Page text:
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beginning of the treaty—‘In the Name of God, Amen’, which in Qur’anic term is Bismillah—was never the precedent in Christendom Europe. The adoption of the Islamic greeting, as-salaamu-alaikum, which still continues to be the official Council greeting at Moore Town, and the presence of Qur’anic Arabic terms in present day Maroon vocabulary such as deen and dunya indicate the pervasiveness of Islam among the historical Maroons. 13 Nonetheless, Islam has been in oblivion for long in the Maroon societies, despite their freedom from the British colonial government. The death of the historical Maroons, the absence of Islamic teachings, and the complacency of the succeeding generations to preserve the faith of their forefathers in the face of consistent and persistent efforts of the state machinery and the Anglican church to penetrate into the Maroon communities are the attributable causes for the Maroons in Jamaica to have become oblivious to Islam.

The mu’minun from Africa

Parallel to the Maroon ummah, thousands of mu’minun of African descent belonging to the Islamic nations of Mandinka, Fula, Susu, Ashanti and Hausa worked as slaves on the plantations in Jamaica. Approximately 57% of the enslaved African arrivants came from Muslim areas. The presence of Islam among the slaves is revealed through autobiographical pieces written in Arabic by the Muslim slaves and accounts left by His Majesty’s officials, plantation historians and British travellers. These slaves were gener- ally literate in Arabic and many of them could write with great beauty and exactness the Arabic alphabet and passages from the Holy Qur’an. They also displayed a gentleness of disposition and demeanour, which is believed to have been ‘the result of early education and discipline’. 14 Abu Bakr al-Siddiq, a Mandinka slave assigned to Magistrate Robert Madden, reveals himself through two autobiographical pieces written in Arabic, as the son of a learned family in Islamic Jurisprudence from the city of Timbuktu. He acquired advance Qur’anic learning initially in the city of Jenne and subsequently in Bouna, ‘a place of great celebrity for its learning and schools, in the countries of the Mo- hammedan Mandingoes’. 15 So strong was Abu Bakr’s Islamic teaching that even after thirty years of bondage in Jamaica he still knew the Qur’an ‘almost by heart’. Like hundreds of other African Muslim slaves, Abu Bakr had different masters and had been baptized as Edward Donellan but remained faithful to Islam. He is perhaps one of the very few who returned to Africa upon his manumission in 1834. The accounts left by Bryan Edwards, a planter historian, and Magistrate Robert Madden are clear testimonies that Islam was the religion of hundreds of African slaves who were brought to Jamaica from the Muslim nations of Africa. Bryan Edwards, writing on the national customs and manners of Muslim slaves, states as follows:

An old and faithful Mandinka servant, who stands at my elbow while I write this, relates that the natives practice circumcision, and that he himself has undergone that operation; and he has not forgotten the morning and evening prayer which his father taught him. In proof of this assertion, he chants in an audible and shrill tone, a sentence that I conceive to be part of the Al-Koran, ‘La Illa ill illa’! (i.e. La Ilaha Illallah, there is no god but Allah) which he says they sing aloud at first appearance of the new moon. He relates, moreover, that in his own country Friday was constantly made a strict fasting. It was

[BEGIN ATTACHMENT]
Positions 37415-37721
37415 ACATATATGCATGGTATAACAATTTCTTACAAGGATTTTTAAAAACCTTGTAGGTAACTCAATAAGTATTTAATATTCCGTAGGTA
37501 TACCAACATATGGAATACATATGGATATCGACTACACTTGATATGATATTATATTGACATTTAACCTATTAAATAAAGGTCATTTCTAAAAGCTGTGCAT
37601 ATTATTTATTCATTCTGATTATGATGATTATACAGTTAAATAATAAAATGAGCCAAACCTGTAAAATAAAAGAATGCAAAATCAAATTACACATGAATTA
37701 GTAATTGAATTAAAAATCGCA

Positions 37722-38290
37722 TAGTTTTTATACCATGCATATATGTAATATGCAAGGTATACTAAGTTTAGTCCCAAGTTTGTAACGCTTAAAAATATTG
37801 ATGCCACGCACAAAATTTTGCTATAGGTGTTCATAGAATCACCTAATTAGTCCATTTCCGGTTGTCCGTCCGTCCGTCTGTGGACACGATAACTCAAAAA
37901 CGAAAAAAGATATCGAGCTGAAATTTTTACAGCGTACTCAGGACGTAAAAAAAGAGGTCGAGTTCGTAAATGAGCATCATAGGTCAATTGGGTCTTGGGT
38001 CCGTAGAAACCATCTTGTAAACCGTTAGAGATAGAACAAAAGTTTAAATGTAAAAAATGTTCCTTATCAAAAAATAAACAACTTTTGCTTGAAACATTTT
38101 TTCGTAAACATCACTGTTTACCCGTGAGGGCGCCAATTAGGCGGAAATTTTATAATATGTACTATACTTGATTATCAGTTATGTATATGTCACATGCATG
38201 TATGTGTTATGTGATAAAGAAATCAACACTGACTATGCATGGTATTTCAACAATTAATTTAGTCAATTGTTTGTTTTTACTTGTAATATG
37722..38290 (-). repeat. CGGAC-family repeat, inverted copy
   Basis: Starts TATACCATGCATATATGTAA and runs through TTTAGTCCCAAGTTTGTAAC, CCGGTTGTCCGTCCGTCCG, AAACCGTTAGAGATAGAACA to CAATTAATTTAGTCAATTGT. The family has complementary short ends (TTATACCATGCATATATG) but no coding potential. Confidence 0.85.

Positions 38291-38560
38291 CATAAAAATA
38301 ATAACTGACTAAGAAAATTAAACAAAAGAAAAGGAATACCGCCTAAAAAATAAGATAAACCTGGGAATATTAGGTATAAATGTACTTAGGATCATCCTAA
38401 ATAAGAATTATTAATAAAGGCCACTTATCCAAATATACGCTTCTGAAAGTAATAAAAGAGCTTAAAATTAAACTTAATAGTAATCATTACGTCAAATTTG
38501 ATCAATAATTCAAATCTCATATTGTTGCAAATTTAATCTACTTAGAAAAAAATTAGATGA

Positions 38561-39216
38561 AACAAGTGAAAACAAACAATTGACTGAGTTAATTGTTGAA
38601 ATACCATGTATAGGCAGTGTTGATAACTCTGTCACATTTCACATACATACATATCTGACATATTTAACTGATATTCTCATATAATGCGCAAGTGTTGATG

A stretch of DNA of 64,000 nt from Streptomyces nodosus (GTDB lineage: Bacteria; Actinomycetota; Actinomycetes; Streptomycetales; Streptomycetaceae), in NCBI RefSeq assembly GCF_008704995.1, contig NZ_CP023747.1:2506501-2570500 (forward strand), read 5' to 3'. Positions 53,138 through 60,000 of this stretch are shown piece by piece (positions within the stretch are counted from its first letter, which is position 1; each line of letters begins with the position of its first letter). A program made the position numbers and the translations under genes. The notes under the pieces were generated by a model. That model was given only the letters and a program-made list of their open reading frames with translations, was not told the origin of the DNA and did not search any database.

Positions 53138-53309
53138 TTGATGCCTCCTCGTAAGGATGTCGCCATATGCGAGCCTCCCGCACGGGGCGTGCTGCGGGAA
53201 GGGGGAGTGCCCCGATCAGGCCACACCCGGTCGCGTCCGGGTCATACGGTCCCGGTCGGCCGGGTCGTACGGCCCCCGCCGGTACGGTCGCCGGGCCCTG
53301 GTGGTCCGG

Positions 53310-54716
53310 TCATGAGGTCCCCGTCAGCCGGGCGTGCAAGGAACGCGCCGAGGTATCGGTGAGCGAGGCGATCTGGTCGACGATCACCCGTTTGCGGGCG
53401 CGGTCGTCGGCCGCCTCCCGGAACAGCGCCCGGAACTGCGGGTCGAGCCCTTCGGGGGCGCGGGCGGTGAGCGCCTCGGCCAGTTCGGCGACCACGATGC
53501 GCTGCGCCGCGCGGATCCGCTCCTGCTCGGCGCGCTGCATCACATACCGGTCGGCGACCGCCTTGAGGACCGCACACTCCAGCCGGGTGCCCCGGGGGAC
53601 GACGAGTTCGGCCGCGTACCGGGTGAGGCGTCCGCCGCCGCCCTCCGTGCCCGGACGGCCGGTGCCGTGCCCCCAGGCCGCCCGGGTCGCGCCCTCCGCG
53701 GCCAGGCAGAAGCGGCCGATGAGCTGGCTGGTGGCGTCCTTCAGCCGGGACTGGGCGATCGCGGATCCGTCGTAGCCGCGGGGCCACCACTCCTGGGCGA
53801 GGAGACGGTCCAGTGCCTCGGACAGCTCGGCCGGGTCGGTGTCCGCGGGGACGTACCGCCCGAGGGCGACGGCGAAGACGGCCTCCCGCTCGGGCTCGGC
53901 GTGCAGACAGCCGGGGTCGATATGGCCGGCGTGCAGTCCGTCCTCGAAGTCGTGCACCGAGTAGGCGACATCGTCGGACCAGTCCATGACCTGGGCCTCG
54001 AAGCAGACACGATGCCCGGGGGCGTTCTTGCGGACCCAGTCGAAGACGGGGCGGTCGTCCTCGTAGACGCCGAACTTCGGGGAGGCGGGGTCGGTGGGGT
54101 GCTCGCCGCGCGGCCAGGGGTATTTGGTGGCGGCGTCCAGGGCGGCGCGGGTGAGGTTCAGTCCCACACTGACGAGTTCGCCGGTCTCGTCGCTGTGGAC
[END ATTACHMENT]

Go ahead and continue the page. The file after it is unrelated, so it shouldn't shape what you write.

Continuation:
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almost a sin, he observes, on that day to swallow his spittle; such is his expression. 16

The narrative left by Magistrate Robert Madden further reveals the faithfulness of the Muslim slaves to Islam and their exertion in the Way of Allah, despite forceful baptism. He records the presence of a considerable number of Muslims in Jamaica in a letter written to J. F. Savory, Esq., Jamaica, on 30 March 1835:

I had a visit one Sunday morning very lately, from three Mandingo negroes, natives of Africa. They could all read and write Arabic; and one of them showed me a Koran written, from memory by himself—but written, he assured me, before he became a Christian. I had my doubts on this point. One of them, Benjamin Cockrane, a free negro was in the habit of coming to me on Sundays … His history is that of hundreds of others in Jamaica … [emphasis added by author] Cockrane says his father was a chief in the Mandingo country … I (Madden) have not the time to give you an account of his religious opinions; but though very singular, they were expressed with infinitely more energy and eloquence than his sentiments on other subjects. He professed to be an occasional follower of one of the sectarian ministers here, and so did each of his two friends. I had my doubts thereupon. I expressed them to my wife … and told her to prepare for a demonstration of Mohometanism. I took up a book, as if by accident, and commenced repeat- ing the well-known Mussalman Salaam to Prophet Allah (sic.) Illah Mo- hammed Rasul Allah! In an instant, I had a Mussalman trio, long and loud:

my Neophytes were chanting their names with irrepressible fervour, and Mr. Benjamin Cockrane I thought, would have inflicted the whole of ‘the perspic- uous book’ of Islam on me, if I had not taken advantage of the opportunity for giving him and his companions reproof for pretending to be that which they were not. 17